Montpelier Commission for Recovery and Resilience
* The Montpelier Commission is an independent body not under the organizational structure of the City of Montpelier. The City is proud to share the information provided to us on behalf of the Commission. *
Celebrate Montpelier's Youth
Saturday, Dec. 16 at 2:00 pm @ Skinny Pancake!
During the immediate aftermath of the July flooding, one merry band of intrepid responders were everywhere, leading the recovery effort. The Montpelier Youth Conservation Corps (MYCC) in their orange, maroon, and green shirts could be seen organizing volunteers at the Hub, mucking out basements, delivering water and critical equipment, or doing whatever was asked of them. The young leaders and the team of Montpelier Parks' staff who coordinated their efforts made it possible for residents and businesses to receive the support they needed from the thousands of volunteers who came to support their community. Please join the Montpelier Commission for Recovery and Resilience on Saturday, December 16th at 2 PM on the City Center/Skinny Pancake patio to honor and say thank you to this special group.
At the final part of the city-wide dialogue on “recovery, resilience and the future of Montpelier,” on Thursday, September 7th at Montpelier High School, the Montpelier Foundation, Montpelier Alive, and the City of Montpelier announced plans to convene the Montpelier Commission for Recovery and Resilience.
Public forums in the series have pointed to the fact that Montpelier’s recovery and renewal will take years, and resilience efforts should be instituted and grow with time under consistent, dynamic, and unifying leadership. City government cannot carry the costs or leadership of the whole recovery effort, or the long-term efforts to expand the resilience of the city in the face of future floods and other climate change impacts.
At the recent flood recovery forums, community members have consistently called for the establishment of a new leadership structure to coordinate and drive forward recovery and resilience work. In response to this feedback, the Montpelier Commission for Recovery and Resilience will be formed to serve as a convening and resource partner for the City and all working groups advancing recovery and resilience projects in the City.
Chaired by a private sector member, the Commission will provide leadership to coordinate recovery and resilience strategies, advocate for the community, oversee staff, and support the progress of initiatives throughout the community.
Leadership and Mission
The founding partners will work to raise funds to hire a Montpelier Recovery and Resilience Director answerable to the members of the commission. Under the oversight of the Commission and with the support of the staff of the City of Montpelier, the Director will:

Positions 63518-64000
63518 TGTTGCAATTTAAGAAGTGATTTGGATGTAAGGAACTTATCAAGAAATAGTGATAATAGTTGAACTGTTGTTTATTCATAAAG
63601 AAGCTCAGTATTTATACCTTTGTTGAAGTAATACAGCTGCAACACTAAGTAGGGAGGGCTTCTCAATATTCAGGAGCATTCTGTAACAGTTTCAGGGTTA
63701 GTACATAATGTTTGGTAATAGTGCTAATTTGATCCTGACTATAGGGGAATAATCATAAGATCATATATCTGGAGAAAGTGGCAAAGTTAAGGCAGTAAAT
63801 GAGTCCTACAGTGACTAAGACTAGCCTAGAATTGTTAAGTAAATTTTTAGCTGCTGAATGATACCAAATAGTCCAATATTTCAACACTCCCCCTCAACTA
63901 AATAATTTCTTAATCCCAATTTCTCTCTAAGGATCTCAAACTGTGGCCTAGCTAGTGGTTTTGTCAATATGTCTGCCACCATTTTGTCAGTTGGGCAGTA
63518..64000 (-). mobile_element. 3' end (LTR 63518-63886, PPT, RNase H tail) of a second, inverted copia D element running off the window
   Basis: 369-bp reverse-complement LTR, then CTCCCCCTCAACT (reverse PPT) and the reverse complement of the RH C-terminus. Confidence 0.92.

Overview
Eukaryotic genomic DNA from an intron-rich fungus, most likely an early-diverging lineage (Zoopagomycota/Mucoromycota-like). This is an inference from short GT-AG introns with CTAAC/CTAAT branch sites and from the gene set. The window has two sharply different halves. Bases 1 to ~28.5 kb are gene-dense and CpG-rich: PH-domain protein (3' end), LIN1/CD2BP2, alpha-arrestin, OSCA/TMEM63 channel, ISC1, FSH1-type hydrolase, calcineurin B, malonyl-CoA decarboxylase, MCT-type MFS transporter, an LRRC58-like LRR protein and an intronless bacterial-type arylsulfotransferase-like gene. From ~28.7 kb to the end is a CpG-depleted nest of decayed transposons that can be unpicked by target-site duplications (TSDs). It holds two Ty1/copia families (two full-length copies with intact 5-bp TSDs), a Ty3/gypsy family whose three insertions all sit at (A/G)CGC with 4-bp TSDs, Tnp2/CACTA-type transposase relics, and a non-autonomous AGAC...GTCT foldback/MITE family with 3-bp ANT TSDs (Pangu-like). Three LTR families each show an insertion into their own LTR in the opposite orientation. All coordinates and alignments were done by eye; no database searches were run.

- Provide support and coordination to recovery and resilience working groups in the city;
- Convene leadership around key aspects of recovery, from best practices for hardening buildings to developing collective inventory space and other practical recovery projects;
- Convene public dialogues as needed;
- Bring together engineers and architects to envision and develop projects to advance the downtown and its resilience;
- Convene regional governments, planners, business leaders, engineers, architects, hydrologists, and environmental scientists to evaluate opportunities, then plan and implement mitigation strategies to slow and hold water to minimize the impact of future flooding events.
Commissioners are certified, and the authority established for two years, at which time the efficiency of the effort and implementation results will be evaluated toward a decision on continuing or reforming the initiative. The three organizing entities will work to raise funds toward a two-year budget for the Commission.
How Commissioners Were Selected
Commissioners were selected by a committee of Montpelier Alive, the Montpelier Foundation, and the City of Montpelier which each have equal weight in appointing members from the public. It was clear from the three public forums that the Commission must represent the community and have the needed expertise to be effective. The Commission sought applicants with skills related to the following categories: Architecture; Hydrology/Engineering, Environmental Science; Downtown Development; Fundraising (especially related to state and federal resources); Land Use Planning; Property Ownership; Business; Low-income issues; Non-Profit Management; Financing; Clean Energy Development; Housing; Public Health; Resilience Planning and other pertinent skills.
Contact the Commission
Email the commission:
Ben Doyle, Commission Chair, President of Preservation Trust of Vermont (Montpelier Foundation)
Richarda Ericson, Commission Vice-Chair, Riverine and Conservation Expert
Paul Carnahan, Historian
Gregg Gossens, Partner, Gossens Bachman Architects
Marc Gwinn, Certified Financial Planner, Edward Jones
Lauren Hierl, Executive Director, Vermont Conservation Voters (Montpelier City Council)
Jennifer Hollar, Community Development and Housing Specialist
Aly Richards, Executive Director, Let’s Grow Kids
James Rea, Environment and Resilience Consultant
Nathan Suter, Consultant and Partner, BUILD
Ned Swanberg, Floodplain Manager, VT Department of Environmental Conservation
Stephanie Smith, Hazard Mitigation Officer, State of Vermont
Katie Trautz, Executive Director, Montpelier Alive
Peter Walke, Executive Director, Efficiency Vermont
Ben Wetherell, Montpelier High School